Bison Pipeline Helped Preserve Buffalo Hunters' Sacred Landmark
The discovery of an ancient finding halted construction and helped shape TransCanada's Aboriginal and Native American Relations Strategy
Atop a natural rise in the gentle rolling hills in Carter County, Montana, looking across the grasslands as far as the eye can see, is a cluster of nearly 40 boulders of varying sizes. Some of them are quite large and covered in brightly colored lichen while others are smaller, nearly hidden under the brush that has grown up around them.
One special rock, however, reveals something sacred — a depression in the stone rubbed smooth from generations of spiritual offerings made there to Mother Earth by American Indians as many as 500 years ago.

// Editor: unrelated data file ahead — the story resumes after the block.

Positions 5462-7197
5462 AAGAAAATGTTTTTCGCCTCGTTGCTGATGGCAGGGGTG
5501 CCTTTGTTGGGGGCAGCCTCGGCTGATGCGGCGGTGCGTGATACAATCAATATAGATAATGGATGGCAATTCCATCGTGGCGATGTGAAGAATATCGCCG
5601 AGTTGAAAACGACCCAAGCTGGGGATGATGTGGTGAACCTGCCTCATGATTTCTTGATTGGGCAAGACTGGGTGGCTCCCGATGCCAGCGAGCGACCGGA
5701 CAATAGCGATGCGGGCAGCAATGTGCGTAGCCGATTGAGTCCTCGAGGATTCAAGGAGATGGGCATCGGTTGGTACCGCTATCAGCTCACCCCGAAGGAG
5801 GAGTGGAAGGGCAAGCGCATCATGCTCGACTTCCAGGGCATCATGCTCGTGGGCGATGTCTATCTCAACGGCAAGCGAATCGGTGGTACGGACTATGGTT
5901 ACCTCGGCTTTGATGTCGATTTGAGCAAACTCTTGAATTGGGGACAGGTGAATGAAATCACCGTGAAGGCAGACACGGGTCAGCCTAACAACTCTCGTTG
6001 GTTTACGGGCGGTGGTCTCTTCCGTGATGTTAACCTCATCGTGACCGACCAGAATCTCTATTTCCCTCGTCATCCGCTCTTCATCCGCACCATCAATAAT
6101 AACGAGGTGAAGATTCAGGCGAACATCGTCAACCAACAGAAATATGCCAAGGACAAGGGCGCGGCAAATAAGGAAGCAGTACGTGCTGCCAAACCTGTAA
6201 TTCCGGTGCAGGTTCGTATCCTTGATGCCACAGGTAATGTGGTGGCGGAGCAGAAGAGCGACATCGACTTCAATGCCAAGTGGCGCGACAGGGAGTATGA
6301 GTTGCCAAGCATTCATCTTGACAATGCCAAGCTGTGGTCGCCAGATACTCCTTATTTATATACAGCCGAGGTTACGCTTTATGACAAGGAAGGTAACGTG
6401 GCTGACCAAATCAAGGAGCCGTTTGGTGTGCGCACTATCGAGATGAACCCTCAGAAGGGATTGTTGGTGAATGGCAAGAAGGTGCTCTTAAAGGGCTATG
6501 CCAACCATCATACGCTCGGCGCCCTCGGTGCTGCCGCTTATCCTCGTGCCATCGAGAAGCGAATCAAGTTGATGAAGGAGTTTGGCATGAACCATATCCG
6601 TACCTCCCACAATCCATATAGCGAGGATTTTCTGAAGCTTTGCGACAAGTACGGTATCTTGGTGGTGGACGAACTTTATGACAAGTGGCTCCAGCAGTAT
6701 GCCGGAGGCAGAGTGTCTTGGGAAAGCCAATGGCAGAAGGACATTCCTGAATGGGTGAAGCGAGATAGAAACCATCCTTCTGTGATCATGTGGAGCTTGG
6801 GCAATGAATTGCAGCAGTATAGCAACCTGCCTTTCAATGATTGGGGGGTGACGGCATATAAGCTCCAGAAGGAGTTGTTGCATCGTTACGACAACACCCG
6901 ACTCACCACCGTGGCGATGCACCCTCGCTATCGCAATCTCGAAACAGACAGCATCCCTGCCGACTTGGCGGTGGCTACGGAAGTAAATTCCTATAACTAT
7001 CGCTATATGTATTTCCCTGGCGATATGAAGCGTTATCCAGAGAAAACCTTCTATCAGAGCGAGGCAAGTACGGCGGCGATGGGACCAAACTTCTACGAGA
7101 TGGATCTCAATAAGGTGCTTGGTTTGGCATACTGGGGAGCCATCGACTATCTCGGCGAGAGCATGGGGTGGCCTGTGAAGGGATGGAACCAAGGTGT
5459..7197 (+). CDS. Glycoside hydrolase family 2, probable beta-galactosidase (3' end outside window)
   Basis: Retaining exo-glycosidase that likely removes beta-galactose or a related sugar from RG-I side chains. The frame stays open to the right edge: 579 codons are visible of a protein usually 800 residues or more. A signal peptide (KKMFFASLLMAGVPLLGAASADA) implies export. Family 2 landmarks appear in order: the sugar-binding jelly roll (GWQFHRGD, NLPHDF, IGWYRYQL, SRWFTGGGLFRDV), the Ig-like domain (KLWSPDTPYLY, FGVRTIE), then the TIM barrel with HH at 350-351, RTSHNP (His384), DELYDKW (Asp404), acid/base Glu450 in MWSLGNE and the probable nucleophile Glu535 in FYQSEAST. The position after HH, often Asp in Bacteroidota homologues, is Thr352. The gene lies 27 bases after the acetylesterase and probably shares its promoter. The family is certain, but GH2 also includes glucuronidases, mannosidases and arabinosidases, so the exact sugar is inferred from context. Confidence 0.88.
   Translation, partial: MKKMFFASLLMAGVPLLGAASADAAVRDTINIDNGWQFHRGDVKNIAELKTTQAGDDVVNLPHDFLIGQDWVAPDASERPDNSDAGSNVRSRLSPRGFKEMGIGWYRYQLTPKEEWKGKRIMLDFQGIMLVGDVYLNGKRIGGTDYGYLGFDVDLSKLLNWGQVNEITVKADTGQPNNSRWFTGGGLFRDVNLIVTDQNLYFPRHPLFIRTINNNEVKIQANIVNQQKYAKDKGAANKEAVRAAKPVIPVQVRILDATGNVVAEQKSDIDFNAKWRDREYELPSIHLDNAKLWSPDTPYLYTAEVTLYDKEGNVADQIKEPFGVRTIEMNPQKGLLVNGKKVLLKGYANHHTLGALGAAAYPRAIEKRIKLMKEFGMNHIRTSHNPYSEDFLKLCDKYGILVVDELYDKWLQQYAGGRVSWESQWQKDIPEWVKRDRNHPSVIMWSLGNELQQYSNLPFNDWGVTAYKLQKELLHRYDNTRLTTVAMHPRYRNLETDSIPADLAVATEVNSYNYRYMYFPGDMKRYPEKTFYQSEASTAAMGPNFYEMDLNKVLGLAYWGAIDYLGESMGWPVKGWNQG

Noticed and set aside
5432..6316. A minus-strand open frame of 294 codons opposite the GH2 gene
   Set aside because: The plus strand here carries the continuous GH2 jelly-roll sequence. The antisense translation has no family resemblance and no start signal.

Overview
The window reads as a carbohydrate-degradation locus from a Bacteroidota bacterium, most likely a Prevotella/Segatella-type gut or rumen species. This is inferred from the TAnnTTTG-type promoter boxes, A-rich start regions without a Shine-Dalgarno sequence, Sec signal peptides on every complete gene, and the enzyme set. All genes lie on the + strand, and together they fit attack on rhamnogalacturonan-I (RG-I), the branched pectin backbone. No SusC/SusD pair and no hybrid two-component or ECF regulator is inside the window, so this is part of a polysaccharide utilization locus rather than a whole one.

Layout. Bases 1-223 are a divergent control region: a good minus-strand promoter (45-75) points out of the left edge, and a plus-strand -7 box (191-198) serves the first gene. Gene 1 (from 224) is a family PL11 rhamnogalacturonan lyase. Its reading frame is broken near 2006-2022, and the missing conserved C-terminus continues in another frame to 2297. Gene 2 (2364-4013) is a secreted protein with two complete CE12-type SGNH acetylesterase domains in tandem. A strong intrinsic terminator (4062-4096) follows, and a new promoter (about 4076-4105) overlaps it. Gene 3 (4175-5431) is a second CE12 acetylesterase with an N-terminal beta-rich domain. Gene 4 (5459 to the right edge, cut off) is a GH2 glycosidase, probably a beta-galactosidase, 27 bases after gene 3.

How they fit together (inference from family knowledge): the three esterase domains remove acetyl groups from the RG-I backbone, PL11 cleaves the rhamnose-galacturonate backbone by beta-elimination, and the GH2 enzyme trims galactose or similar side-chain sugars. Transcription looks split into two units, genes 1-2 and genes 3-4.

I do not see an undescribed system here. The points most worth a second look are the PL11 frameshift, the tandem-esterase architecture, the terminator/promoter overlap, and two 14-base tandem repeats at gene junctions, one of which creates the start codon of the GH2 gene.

That find in 2010 proved important because it ensured the previously unknown site would be protected for hundreds of years to come. It also laid the groundwork for TransCanada’s Native Americans Relations Policy, which recognizes the significance of the land and traditions, and the importance of building relationships based on mutual trust and respect.
“How we separate ourselves is really quite simple — we respect traditional territory,” says Lou Thompson, manager, U.S. Tribal Relations, TransCanada.
The unanticipated discovery was made during the construction of TransCanada’s Bison Pipeline Project, a 303-mile gas pipeline that begins in northeastern Wyoming and travels east through Montana and North Dakota before connecting with Northern Border Pipeline in North Dakota.
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